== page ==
Law School Applications and Diversity: Information for Minority Applicants


As pre-law advisor, I can think of no better way to introduce this page than to quote the Council on Legal Education Opportunity's "Do You Believe That You Deserve the Opportunity to Compete For the Privilege of Attending Law School?":

"You deserve to go to law school. You are worthy of this experience. The legal profession needs more attorneys that look like you. These ideas seem basic but in the anxiety-ridden process that characterizes the law school preparation and admission processes, these simple truths can be relegated to the back seat of your mind when their rightful place is the drivers' seat. Your quest to become part of the legal profession must be predicated upon an unwavering belief that you deserve this opportunity. And more -- you deserve it as much as any other student competing to get into law school."

The Law School Admission Council (LSAC) points out that all its member law schools have endorsed the principle of working to improve minority representation in law schools. LSAC also notes, however, that ethnic minorites remain under-represented in the legal profession.

In addition, LSAC provides online resources on lesbian, gay, bisexual, and transgender (lgbt) students and faculty in law schools and LSAC highlights the fact that the legal profession has been crucial in advancing lgbt rights.


Anthony Solana, Jr has written "The Law School Application Process For People of Color And Members of Other Historically Underrepresented Groups." Click here to read his analysis.

University of Alabama School of Law Professor Bryan K. Fair's "Preparing For a Career in Law in the 21st Century" offers powerful insights on pre-law preparation, law school applications, law school, and law as a profession.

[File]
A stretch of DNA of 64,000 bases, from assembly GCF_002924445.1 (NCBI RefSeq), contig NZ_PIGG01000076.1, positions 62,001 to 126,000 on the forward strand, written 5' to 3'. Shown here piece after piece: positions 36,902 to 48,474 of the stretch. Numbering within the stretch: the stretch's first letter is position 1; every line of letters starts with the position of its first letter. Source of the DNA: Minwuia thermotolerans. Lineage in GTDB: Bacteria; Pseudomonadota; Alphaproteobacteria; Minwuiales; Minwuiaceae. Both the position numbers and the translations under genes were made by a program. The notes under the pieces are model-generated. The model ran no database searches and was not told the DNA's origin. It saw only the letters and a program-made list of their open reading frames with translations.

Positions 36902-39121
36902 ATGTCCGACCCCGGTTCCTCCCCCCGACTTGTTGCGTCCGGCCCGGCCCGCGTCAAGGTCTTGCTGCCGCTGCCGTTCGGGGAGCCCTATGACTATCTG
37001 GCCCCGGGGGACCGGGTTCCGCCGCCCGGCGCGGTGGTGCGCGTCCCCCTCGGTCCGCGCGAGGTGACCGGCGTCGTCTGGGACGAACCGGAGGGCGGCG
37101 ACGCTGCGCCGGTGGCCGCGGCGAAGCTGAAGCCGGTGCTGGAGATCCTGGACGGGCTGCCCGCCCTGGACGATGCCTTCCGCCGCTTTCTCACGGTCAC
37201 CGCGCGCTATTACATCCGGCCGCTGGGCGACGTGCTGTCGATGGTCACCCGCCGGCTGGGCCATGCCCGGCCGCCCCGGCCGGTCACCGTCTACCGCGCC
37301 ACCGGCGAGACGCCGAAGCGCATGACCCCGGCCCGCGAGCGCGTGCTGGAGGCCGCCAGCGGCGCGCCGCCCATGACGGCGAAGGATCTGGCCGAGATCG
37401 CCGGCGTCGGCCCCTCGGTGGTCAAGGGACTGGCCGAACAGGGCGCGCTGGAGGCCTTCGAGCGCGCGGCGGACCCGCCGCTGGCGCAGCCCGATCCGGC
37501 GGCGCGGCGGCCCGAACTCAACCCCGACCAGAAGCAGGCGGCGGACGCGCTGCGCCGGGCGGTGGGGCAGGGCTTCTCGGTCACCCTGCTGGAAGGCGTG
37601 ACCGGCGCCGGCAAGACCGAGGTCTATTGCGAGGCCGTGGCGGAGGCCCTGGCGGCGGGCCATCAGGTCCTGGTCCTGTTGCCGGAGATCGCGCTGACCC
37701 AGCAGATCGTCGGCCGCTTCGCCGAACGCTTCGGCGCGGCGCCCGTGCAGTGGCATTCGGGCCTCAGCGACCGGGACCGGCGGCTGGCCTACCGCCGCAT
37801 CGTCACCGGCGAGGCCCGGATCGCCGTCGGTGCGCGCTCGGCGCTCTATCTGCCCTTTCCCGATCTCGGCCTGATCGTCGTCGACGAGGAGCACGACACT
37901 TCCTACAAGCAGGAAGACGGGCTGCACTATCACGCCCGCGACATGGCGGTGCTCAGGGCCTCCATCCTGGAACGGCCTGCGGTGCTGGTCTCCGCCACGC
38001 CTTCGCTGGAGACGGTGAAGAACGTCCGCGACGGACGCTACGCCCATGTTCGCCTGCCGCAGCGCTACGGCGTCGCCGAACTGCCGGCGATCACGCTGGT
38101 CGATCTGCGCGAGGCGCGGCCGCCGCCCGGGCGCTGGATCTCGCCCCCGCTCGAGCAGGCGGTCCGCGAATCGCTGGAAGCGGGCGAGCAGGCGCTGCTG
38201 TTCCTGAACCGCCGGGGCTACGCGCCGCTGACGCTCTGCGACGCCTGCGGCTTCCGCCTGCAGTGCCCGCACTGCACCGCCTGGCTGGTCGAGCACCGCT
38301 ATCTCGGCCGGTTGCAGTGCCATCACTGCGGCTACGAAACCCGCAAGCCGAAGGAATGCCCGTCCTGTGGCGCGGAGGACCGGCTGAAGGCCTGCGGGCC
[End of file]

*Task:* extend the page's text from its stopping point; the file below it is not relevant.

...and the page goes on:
Professor Fair describes his essay in the following manner:

"The purpose of this essay is to assist students considering a career in law by presenting some general advice, especially for African American and other minority students who historically were excluded from legal education and who often have limited sources of advice."

As you will see in the FAQ section, if I were asked for my top 3 suggesed sources on pre-law preparation advice, Prof. Fair's essay would be on the list.

Excellent pre-law materials are also available through LSAC's "Minority Perspectives" . Archived articles on "Learning to Live With Standardized Tests," "Showing Your Color: Minority Applicants and Law School Admission," and "Get a Jump on Financial Aid" are available online and offer many useful suggestions .

The ABA's Commission on Racial & Ethnic Diversity in the Profession and the Office of Diversity Initiatives provide additional information on diversity in the legal profession. Pre-Law students may find it interesting to begin reading Goal IX Newsletter to learn more about diversity issues and civil rights struggles.

Information on the ABA Legal Opportunity Scholarship Fund is available online and from your pre-law advisor.

In addition, the Council on Legal Education Opportunity (CLEO) provides a list of financial aid sources as well as information on summer institutes for pre-law students.

LSAC provides brochures outlining information on law schools which have committed to lesbian, gay, bisexual, and transgender inclusion. You may see your pre-law advisor for a brochure which supplements the LSAC online resources .

Additional Sources of Information for Minority Applicants